The trio’s first two albums — 1992’s 40oz. to Freedom and 1994’s Robbin’ the Hood — built Sublime a decent following along the California coast. The single “Date Rape” was picked up by KROQ in L.A. and received regular play. But by now, Nowell was deep into an on-again, off-again heroin addiction. In ’94, as his girlfriend (and later wife) Troy Dendekker gave birth of their new son, Jakob, and talks began with major labels, Nowell wanted to clean up for good. It worked, for a while.
In February 1996, with a deal inked with MCA Records, the band got to work on its third album at Willie Nelson‘s Pedernales Studio in Austin with producer/former Butthole Surfer Paul Leary. By this time, Nowell had relapsed hard. The sessions were tense at times, and Nowell was once sent home to Long Beach to get himself together. But in those sessions, the band and Leary brought Sublime’s genre-smudging sound and tales of drugs, addicts, prostitution, jail, surfing and bong hits to a pop polish ready for ears outside their skateboarding fanbase.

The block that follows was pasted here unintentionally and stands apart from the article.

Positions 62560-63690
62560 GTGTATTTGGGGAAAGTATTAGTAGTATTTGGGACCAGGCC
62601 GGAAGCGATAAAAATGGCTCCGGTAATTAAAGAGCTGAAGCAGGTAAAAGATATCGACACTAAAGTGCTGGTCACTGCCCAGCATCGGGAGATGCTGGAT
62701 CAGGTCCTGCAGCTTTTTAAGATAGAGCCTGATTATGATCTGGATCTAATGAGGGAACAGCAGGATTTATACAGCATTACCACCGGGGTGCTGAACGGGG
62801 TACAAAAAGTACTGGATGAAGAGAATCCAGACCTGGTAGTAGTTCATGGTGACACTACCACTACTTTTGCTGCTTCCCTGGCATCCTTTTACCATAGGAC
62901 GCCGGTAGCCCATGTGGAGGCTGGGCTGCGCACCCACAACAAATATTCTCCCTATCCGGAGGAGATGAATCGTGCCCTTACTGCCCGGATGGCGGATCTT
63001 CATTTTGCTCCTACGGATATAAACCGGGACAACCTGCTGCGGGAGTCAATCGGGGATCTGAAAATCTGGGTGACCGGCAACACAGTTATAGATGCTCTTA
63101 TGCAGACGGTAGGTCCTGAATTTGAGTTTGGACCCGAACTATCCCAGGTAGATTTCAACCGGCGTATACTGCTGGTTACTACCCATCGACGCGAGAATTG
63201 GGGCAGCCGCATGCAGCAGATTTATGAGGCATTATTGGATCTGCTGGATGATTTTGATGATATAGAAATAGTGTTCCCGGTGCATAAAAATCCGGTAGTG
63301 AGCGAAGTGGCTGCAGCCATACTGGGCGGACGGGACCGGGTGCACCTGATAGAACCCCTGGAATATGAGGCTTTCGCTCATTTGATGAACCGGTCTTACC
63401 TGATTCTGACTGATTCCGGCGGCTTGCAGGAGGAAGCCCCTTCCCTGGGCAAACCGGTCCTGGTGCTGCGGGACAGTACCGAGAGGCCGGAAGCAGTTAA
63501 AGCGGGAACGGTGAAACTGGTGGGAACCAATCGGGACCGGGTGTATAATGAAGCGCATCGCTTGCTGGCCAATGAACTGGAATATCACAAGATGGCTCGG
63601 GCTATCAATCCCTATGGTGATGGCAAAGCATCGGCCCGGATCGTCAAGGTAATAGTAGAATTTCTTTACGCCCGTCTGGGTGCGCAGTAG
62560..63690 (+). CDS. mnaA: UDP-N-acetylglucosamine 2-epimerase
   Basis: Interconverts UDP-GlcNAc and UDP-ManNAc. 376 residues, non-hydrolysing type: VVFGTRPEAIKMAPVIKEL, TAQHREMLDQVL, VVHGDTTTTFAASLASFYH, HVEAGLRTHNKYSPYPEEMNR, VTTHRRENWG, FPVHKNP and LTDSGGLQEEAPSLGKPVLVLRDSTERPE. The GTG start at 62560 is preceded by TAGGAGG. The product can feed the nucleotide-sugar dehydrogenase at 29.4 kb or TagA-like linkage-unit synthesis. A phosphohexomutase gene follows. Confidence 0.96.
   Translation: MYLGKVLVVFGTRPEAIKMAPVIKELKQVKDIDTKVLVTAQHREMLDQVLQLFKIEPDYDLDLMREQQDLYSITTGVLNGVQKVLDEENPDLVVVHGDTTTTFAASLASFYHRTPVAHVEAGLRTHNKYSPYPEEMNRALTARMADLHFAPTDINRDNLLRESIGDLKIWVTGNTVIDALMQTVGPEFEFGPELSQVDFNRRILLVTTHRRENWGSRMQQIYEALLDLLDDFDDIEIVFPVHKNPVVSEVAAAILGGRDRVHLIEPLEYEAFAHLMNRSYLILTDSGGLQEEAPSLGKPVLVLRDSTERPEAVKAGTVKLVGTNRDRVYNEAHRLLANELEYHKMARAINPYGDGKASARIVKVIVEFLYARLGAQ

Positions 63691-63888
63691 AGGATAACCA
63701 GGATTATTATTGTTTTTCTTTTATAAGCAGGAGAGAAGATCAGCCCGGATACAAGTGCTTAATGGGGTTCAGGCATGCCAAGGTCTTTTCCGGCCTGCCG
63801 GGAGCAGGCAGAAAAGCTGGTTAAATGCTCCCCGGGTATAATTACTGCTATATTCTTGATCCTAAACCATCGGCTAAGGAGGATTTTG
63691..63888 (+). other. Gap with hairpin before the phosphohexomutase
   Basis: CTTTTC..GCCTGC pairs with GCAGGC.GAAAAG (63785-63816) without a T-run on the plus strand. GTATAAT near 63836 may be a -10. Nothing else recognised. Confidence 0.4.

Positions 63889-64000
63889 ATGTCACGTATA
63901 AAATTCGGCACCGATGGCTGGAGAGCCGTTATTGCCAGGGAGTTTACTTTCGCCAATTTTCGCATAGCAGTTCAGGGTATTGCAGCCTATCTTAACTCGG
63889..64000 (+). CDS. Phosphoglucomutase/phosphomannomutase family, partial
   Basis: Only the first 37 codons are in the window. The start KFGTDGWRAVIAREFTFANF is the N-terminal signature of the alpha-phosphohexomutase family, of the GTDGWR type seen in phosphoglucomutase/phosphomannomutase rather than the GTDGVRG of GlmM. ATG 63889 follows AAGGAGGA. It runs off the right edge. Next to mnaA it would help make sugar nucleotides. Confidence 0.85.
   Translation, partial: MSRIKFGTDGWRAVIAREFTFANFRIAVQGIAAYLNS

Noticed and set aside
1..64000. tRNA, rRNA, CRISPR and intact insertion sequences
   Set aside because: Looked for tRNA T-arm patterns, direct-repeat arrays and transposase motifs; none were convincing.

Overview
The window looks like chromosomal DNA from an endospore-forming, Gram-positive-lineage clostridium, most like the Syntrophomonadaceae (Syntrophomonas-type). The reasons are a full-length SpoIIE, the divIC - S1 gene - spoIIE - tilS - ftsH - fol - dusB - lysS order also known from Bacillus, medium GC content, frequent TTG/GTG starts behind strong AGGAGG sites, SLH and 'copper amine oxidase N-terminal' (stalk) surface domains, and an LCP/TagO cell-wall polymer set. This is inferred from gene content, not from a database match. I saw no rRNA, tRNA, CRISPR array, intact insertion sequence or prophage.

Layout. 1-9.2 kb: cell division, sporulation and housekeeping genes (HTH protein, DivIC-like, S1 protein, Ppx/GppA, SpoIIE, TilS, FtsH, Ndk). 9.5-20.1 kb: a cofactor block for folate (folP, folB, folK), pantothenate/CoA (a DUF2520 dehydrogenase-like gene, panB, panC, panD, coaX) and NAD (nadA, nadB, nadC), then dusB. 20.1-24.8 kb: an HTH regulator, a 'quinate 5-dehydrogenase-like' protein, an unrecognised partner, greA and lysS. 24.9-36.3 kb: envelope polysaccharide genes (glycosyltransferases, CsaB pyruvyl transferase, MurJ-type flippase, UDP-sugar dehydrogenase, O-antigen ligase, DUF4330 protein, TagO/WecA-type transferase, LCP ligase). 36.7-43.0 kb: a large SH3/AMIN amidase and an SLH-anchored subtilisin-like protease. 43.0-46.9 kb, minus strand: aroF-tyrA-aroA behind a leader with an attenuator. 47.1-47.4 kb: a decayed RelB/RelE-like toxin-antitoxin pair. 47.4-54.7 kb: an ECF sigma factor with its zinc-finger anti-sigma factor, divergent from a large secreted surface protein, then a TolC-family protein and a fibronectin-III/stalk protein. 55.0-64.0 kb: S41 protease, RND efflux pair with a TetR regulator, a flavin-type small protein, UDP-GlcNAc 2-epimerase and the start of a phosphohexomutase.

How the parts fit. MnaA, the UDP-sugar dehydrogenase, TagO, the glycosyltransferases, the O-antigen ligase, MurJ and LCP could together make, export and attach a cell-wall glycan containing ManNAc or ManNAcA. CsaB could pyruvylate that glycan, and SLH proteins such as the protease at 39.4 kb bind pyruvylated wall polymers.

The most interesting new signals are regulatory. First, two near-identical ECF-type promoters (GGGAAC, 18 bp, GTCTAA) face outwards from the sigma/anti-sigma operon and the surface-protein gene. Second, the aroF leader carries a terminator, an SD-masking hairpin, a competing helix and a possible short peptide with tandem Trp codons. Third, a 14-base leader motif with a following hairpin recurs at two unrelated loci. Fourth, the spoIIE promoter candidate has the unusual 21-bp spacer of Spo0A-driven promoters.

There’s reggae and beachside-stoner-brah vibez and hip-hop samples (“What I Got”); wailing surf-punk madness (“Paddle Out”); dub-style tales of the L.A. riots and Rodney King beating (“April 29, 1992 (Miami)”); and sing-along ballads (“Santeria”). But there are also musical nods, samples and collage work everywhere. “What I Got” lifts a melody from The Beatles’ “Lady Madonna.” “Under My Voodoo” hat tips to Jimi Hendrix. “Jailhouse” is, essentially, a mish-mish cover of Bob Marley‘s “Jailhouse” and Tenor Saw’s “Roll Call.” “The Ballad of Johnny Butt” is a loose cover of a tune by early-1980s LBC punks Secret Hate. “Get Ready” is based on a single of the same name by dancehall singer Frankie Paul. Elsewhere, Sublime samples Doug E. Fresh, The Ohio Players and The Specials. And “Doin’ Time,” one of the album’s biggest radio hits, is a dub rendition of George Gershwin’s jazz standard “Summertime.”